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The story is only partly autobiographical according to the director, but it seems to have been true in all its important elements, as at least the following applies to both Gérard Blain and his creation Paul: a lonely boy, whose father had abandoned the family years before, and who gets on badly with his mother and only sibling (an elder sister), leaves school prematurely and finds himself, aged thirteen and a half in the summer of 1944, half-living on the streets of Paris; good-looking, he is soon embroiled in a series of short affairs with adults of both sexes until he receives an offer to be in a film. This is surely enough true story to explain the film's extraordinary emotional authenticity.
The historical setting of the liberation of Paris provides a fortuitously excellent dramatic background to what one might expect from the foregoing to be a steamily sensational story, but is instead something much greater: a heart-wrenching story of an eminently lovable boy's unsuccessful quest for love, told with unfailing tenderness and honesty.
I know of no other film which depicts nearly so well the emotional longings of the pubescent boy who for one reason or another is not getting the love he needs. Naturally satisfying his new sexual longings will become wrapped up in his quest for love, and it is only sound good sense that, allowed the freedom afforded to Paul by an uninterested family and the chaos of war, he will seek for love the way Paul does. Honest portrayal of this has become virtually impossible since the film was made due to the new hysteria surrounding pubescent sex. This doubtless explains why it is not receiving the acclaim it deserves, even though Blain leaves the sex underpinning some of Paul's emotional involvements to be inferred. Important truths are daringly exposed that are generally forgotten or misunderstood. The pubescent boy's new capacity for bonding with adults through sexual intimacy has historically often been his most natural and powerful means of survival until he can compete as an adult, and why disdain such a weapon? That the film is entirely non-judgmental about all involved in this is another indication of its obstinate honesty in the face of popular prejudice.
An associated modern fiction the film refuses to indulge is that a boy like Paul and his various male special friends must be gay. Sexual orientation is simply not an issue in the film just as it generally has not been for boys of thirteen who have not been indoctrinated otherwise (as all are today). Like most men attracted to adolescent boys in the not-so-very-old days before this form of love was singled out for savage suppression, the men attracted to Paul are, excepting a presumably still unmarried young man, shown to be genuinely devoted to their wives and children, whose photos they show him without sense of conflict, and not therefore gay either.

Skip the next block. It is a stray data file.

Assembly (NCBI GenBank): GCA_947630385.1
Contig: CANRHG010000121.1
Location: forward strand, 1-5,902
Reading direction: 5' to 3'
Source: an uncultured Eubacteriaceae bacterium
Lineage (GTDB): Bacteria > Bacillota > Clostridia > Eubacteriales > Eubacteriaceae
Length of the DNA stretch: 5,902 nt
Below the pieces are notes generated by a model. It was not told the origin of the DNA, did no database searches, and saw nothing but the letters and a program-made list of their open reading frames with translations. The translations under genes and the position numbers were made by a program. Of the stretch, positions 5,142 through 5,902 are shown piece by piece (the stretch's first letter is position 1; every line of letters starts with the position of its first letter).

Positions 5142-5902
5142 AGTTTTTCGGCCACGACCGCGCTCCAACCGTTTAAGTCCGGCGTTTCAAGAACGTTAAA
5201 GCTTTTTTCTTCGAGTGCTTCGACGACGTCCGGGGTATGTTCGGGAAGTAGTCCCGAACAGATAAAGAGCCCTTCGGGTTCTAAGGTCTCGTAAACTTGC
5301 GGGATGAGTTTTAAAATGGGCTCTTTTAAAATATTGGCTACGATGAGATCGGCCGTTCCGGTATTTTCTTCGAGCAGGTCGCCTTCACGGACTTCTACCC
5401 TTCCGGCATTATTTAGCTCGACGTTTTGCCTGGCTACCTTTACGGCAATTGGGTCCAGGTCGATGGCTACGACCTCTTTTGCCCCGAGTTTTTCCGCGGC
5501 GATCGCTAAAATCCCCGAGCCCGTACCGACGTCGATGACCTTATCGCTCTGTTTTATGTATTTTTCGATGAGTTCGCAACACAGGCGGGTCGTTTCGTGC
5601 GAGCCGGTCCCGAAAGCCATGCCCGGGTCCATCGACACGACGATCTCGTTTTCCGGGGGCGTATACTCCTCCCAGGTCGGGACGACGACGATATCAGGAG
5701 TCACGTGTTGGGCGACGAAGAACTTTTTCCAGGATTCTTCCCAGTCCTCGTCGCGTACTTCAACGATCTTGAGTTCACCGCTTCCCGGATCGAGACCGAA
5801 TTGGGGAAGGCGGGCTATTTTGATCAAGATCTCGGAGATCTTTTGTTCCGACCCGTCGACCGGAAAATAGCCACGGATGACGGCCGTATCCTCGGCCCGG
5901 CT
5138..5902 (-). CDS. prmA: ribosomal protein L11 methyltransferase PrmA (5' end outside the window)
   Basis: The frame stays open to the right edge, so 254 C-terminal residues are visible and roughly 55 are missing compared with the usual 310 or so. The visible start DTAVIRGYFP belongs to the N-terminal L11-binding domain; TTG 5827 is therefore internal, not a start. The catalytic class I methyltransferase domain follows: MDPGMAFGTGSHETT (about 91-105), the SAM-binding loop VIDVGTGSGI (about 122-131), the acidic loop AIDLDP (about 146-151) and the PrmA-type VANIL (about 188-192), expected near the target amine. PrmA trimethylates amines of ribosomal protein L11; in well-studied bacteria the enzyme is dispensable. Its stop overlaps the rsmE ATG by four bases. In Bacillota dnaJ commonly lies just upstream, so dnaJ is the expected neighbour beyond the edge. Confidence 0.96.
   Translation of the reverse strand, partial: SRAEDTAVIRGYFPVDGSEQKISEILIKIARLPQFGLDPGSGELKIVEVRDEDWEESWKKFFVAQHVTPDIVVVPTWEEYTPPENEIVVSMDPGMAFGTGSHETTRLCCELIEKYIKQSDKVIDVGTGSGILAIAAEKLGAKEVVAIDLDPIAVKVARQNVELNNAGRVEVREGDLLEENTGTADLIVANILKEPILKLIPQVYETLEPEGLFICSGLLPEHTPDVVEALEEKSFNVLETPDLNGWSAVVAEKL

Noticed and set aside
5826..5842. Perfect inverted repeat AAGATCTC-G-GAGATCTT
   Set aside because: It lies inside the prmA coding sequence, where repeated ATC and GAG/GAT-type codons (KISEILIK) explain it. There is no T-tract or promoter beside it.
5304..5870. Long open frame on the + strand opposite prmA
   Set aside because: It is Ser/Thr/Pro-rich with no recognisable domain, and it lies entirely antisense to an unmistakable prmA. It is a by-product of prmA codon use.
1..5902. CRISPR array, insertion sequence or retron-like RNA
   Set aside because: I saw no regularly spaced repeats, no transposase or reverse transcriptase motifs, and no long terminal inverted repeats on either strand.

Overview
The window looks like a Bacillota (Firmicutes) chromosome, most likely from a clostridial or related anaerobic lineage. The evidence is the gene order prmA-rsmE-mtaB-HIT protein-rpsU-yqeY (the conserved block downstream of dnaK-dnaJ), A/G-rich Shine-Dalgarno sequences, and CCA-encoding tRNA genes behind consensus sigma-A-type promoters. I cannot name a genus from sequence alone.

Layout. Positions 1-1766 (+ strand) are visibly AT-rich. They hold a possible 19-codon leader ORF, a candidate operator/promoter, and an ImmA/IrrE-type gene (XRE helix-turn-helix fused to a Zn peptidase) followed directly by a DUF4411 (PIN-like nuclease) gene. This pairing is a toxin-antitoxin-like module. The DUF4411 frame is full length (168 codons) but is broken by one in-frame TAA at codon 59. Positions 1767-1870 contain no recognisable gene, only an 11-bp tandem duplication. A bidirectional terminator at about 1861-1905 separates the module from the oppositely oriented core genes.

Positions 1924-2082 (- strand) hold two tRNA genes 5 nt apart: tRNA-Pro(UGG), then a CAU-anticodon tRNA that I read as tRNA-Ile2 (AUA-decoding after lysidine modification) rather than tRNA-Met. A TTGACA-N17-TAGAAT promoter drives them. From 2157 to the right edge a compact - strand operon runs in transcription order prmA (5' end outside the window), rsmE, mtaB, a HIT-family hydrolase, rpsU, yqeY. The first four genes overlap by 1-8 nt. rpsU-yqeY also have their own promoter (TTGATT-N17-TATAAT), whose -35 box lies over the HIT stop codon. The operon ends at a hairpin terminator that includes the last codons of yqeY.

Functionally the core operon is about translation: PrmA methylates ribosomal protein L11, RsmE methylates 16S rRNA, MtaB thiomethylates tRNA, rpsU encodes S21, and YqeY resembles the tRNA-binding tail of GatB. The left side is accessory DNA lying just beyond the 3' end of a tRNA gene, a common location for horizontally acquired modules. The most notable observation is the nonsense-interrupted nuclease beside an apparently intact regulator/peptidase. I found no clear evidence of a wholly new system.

The story is tragic because Paul's quest for love is so relentlessly and undeservedly unsuccessful. Cursed with a brutally unfeeling mother who is the only real villain in the story, some of the most affecting scenes concern his touching and vain attempts to win her affection. The vicissitudes of war see off his German and American soldier lovers. An affectionate married teacher ends their liaison by frankly admitting circumstances don't allow him to give him the love he needs. The pathos of all this is greatly increased by Paul's tender disposition. Never does he react with anything but understanding to repeated rejection, nor does bitter experience diminish his own tenderness, most hauntingly captured when he alone does not join the baying crowd taunting a woman stripped naked and shaven-headed for having slept with a German, but instead gently puts his hand on her shoulder in a sign of compassion, surely one of cinema's greatest moments.
Edmund Marlowe, author of Alexander's Choice, the quest for love of another boy this age, www.amazon.com/dp/1481222112
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